In fact, the whole of what’s now the Czech Republic had a well-renowned, vibrant wine industry. Historically known as Bohemia, it became part of the Holy Roman Empire in the year 1001. Charles IV, the famed 14th-century emperor, was so passionate about the beverage that he built numerous vineyards in and around Prague. Noblemen and monasteries planted grapes throughout Bohemia and Moravia and made their own vintages.

But several factors plunged the region’s wine culture into despair. The first event was the Thirty Years’ War, which lasted from 1618 to 1648 and caused extensive vineyard destruction, though many were replanted. Next was a phylloxera blight that lasted from 1890 to 1902, which decimated grapevines. Pest-resistant grapes were replanted, but much of the damage to the industry had been done. Just a few decades later, World War II brought further destruction.

But perhaps the worst blow to Czech wine came after the war, when communism swept the region. Traditional wine lands and vineyards were seized from their original owners, and much wine-growing knowledge was lost. Vineyards were often relegated to operate in the style of communal farms with poor-quality production. Wine itself was positioned as a bourgeois drink, with beer given preferred proletarian status, given that it was cheaper and easier to produce.

Mercifully, things have changed since the Communist state of Czechoslovakia dissolved in 1992 and gave rise to the democratic Czech Republic. Largely due to government subsidies, the nation has experienced a renewed interest in viticulture and the return of vineyards to historic wine lands. Altogether, the Czech wine industry has been slowly reclaiming some of its heritage and renown.

couple tastes young wine during the celebration of Saint Martin's Day in Prague, Czech Republic. Traditional celebration

Unique Czech Wine Traditions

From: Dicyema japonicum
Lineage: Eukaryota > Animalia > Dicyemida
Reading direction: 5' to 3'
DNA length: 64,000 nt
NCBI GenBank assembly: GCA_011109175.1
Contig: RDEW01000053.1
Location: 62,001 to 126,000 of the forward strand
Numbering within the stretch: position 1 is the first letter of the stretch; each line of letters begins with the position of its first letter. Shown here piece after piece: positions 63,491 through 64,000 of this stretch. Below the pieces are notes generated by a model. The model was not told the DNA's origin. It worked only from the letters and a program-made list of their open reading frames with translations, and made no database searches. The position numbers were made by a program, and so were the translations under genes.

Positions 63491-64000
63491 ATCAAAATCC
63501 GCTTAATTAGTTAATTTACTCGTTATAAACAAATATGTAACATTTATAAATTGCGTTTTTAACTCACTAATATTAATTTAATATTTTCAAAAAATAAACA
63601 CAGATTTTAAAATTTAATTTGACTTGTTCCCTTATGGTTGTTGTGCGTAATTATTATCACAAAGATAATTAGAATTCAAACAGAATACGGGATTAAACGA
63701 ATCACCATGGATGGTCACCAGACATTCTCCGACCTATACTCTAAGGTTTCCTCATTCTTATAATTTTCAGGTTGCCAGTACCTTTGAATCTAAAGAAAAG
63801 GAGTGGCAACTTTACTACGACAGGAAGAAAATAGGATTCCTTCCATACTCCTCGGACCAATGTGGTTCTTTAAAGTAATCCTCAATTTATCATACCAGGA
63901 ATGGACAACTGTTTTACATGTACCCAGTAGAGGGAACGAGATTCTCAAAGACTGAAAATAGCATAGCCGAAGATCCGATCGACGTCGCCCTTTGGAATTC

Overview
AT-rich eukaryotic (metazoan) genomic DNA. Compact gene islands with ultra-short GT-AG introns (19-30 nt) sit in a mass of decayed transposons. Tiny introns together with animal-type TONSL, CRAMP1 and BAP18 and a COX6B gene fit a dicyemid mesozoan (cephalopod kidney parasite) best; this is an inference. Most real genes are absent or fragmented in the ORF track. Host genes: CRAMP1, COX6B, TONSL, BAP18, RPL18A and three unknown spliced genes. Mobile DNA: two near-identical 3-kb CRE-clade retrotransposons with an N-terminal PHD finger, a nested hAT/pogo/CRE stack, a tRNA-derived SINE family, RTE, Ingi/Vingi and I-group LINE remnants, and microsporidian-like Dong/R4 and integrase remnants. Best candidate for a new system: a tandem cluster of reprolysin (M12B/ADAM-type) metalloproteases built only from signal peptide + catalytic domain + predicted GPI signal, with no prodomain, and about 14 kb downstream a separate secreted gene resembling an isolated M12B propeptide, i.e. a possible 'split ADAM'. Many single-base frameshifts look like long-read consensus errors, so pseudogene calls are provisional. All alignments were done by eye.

A young sweet wine made from freshly-pressed, yeast-fermented grape juice, known as Federweisser, is popular throughout continental Europe. In the Czech Republic, it’s known as burčák and is especially light on the alcohol at just 4% abv. The wine is generally available once a year, usually in mid-autumn.

Unfortunately for burčák lovers outside the country, one must travel to the Czech Republic to enjoy it. Exportation is strictly prohibited because the tops of burčák bottles have holes that allow gas to escape, which can result in spillage or even explosions when transported over long distances.

Another notable Czech tradition is Svatomartinské víno, which translates to “St. Martin’s wine.” As the name suggests, the wine honors St. Martin’s Day in late autumn, which is roughly when, historically, the agricultural year ended and grapes were fermented. Traditionally, bottles of St. Martin’s wine were opened at 11 A.M. on November 11.

The wine, which can be either red or white, must pass strict inspections and be made from Czech-grown grapes of the Müller Thurgau, Veltlínské, Muscat Moravský, Modrý Portugal, Svatovavřinecké or Zweigeltrebe varieties. In addition, bottles must bear the image of Saint Martin on a white horse and the vintage date on its neck.


The Czech Republic is a small country with two main wine regions, Moravia and Bohemia. Moravia grows the majority of Czech wines (96%) and has 18,189 hectares of vineyards in total. Within Moravia, the largest sub-region is Mikulovská, and within Bohemia, Mělník.